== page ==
Curfew for Non-essential Activities Starts Saturday, Nov. 21 at 10 p.m.

cellular image of novel coronavirus with the word Oakland above
Coronavirus, also known as COVID-19.

The state of California has issued a COVID curfew starting this Saturday for counties that are in the purple tier, including Alameda County, “generally requiring that non-essential work, movement, and gatherings stop between 10 p.m. and 5 a.m. PST.” The curfew lasts until December 21.

The Alameda County Public Health Department clarifies what is allowed after 10 p.m. Restaurants can still be open after 10 p.m. for takeout, people can still go to the grocery store or pharmacy, and also walk their dogs. Essential workers are allowed to be at work or commute to and from work. Members of the same household can leave their residences, “as long as they do not intermingle with others while out.”

The goal is to limit social gatherings and especially gatherings that are indoors without masks, as well as parties.

The County explains the rationale for the new restrictions:

“We must take steps now to limit opportunities for people to mix and gather, especially indoors without masks, to avoid overwhelming our health care system, limit severe disease and death due to COVID-19, and protect frontline workers and medically vulnerable residents.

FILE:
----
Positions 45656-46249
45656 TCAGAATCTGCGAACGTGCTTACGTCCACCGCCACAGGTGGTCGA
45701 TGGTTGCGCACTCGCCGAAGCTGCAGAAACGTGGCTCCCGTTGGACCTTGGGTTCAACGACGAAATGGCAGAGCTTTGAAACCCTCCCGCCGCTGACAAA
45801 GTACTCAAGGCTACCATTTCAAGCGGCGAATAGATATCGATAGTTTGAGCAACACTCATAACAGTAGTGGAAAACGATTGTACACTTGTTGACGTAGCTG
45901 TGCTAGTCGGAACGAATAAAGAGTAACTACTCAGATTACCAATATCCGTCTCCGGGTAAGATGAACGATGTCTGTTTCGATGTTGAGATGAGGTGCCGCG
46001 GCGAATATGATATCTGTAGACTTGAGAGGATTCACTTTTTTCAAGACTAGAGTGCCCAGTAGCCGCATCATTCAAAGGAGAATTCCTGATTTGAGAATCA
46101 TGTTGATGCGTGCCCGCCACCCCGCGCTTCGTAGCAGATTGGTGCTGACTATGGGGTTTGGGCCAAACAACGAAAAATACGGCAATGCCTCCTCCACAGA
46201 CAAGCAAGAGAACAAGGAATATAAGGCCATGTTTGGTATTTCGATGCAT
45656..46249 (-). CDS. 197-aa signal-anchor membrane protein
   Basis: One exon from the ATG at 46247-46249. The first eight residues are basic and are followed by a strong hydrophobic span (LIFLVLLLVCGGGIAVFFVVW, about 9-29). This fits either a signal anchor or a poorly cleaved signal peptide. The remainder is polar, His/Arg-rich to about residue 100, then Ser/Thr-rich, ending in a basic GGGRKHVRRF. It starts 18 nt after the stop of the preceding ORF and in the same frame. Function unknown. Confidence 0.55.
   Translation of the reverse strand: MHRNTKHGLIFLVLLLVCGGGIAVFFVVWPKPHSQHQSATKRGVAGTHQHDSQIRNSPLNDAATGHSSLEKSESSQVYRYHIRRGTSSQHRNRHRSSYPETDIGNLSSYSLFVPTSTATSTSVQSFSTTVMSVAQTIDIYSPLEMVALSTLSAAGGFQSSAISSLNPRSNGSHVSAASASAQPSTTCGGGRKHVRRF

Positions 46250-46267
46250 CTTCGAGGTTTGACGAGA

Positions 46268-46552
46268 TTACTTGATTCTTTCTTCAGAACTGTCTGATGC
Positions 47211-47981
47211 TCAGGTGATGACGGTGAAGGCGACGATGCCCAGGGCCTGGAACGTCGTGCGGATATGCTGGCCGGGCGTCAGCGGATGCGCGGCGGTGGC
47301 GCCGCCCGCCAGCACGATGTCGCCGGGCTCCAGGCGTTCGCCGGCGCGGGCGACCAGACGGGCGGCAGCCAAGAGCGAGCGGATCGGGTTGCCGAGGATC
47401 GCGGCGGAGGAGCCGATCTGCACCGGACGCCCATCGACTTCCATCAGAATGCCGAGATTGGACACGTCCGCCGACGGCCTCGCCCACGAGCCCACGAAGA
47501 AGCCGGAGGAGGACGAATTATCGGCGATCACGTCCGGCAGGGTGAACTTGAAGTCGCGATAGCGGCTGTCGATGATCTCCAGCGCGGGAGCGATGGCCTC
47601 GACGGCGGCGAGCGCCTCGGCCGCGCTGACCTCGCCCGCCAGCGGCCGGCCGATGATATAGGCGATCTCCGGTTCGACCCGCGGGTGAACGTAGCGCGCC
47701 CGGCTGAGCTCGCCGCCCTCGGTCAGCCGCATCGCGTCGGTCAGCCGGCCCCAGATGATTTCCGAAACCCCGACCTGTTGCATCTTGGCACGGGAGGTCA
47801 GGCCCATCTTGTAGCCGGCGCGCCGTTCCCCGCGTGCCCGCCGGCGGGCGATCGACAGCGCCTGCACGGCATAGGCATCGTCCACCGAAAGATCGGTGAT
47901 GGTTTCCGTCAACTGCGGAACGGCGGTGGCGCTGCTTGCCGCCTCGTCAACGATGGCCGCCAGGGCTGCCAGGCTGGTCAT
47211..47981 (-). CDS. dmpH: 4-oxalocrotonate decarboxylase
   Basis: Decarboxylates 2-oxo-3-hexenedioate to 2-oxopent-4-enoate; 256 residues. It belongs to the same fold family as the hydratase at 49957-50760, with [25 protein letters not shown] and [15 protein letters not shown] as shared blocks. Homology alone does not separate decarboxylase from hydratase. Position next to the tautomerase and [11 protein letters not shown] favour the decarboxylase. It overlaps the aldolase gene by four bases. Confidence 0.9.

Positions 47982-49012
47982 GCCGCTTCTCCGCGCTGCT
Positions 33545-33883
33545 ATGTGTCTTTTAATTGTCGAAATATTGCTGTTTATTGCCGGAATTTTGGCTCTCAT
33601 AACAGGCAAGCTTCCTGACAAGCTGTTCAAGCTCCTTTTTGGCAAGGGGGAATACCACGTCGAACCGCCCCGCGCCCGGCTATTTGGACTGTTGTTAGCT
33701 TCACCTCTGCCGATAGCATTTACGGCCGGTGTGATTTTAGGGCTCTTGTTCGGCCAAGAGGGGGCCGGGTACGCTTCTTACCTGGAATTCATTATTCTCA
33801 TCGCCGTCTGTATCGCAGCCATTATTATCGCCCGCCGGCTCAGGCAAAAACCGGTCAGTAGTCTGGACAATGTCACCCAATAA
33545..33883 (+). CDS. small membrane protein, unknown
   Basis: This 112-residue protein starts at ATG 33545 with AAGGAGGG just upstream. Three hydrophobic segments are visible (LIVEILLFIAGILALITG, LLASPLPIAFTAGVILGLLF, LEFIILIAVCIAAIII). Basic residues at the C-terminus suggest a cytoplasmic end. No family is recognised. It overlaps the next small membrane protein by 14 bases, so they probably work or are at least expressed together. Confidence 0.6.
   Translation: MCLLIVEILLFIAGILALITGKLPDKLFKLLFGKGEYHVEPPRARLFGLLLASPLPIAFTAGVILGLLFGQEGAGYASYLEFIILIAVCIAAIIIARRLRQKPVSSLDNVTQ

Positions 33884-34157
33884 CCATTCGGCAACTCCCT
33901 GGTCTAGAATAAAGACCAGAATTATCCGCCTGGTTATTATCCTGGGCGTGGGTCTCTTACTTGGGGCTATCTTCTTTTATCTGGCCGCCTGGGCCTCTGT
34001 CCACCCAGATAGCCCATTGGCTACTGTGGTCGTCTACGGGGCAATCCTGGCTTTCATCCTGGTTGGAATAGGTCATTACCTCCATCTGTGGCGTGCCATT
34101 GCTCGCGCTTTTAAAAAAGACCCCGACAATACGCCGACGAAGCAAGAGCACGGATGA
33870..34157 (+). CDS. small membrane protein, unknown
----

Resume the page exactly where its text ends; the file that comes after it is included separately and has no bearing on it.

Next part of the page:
Prior experiences with surges in the Bay Area and around the world have demonstrated that limiting activities and gatherings, along with wearing face coverings, can flatten the curve. Acting quickly and aggressively will help us save lives. The Local Health Officer may act to restrict activities more than the State’s requirements in order to respond to local disease conditions and protect public health.”

Author Profile

Momo Chang is a freelance journalist based in the San Francisco Bay Area. She is the Oakland Voices Co-Director. Her work focuses on healthcare, immigration, education, Asian American communities, food and culture. She is a former staff writer at the Oakland Tribune. Momo has received journalism awards from the Society of Professional Journalists for investigative reporting and the Asian American Journalists Association, among others. Her work has appeared in the East Bay Express, San Francisco Chronicle, Wired, and The New York Times. Momo is primarily a print journalist who also produces audio and visual stories for documentary film and radio. She is a Senior Contributing Editor for Hyphen and formerly the Content Manager at the Center for Asian American Media (CAAM).

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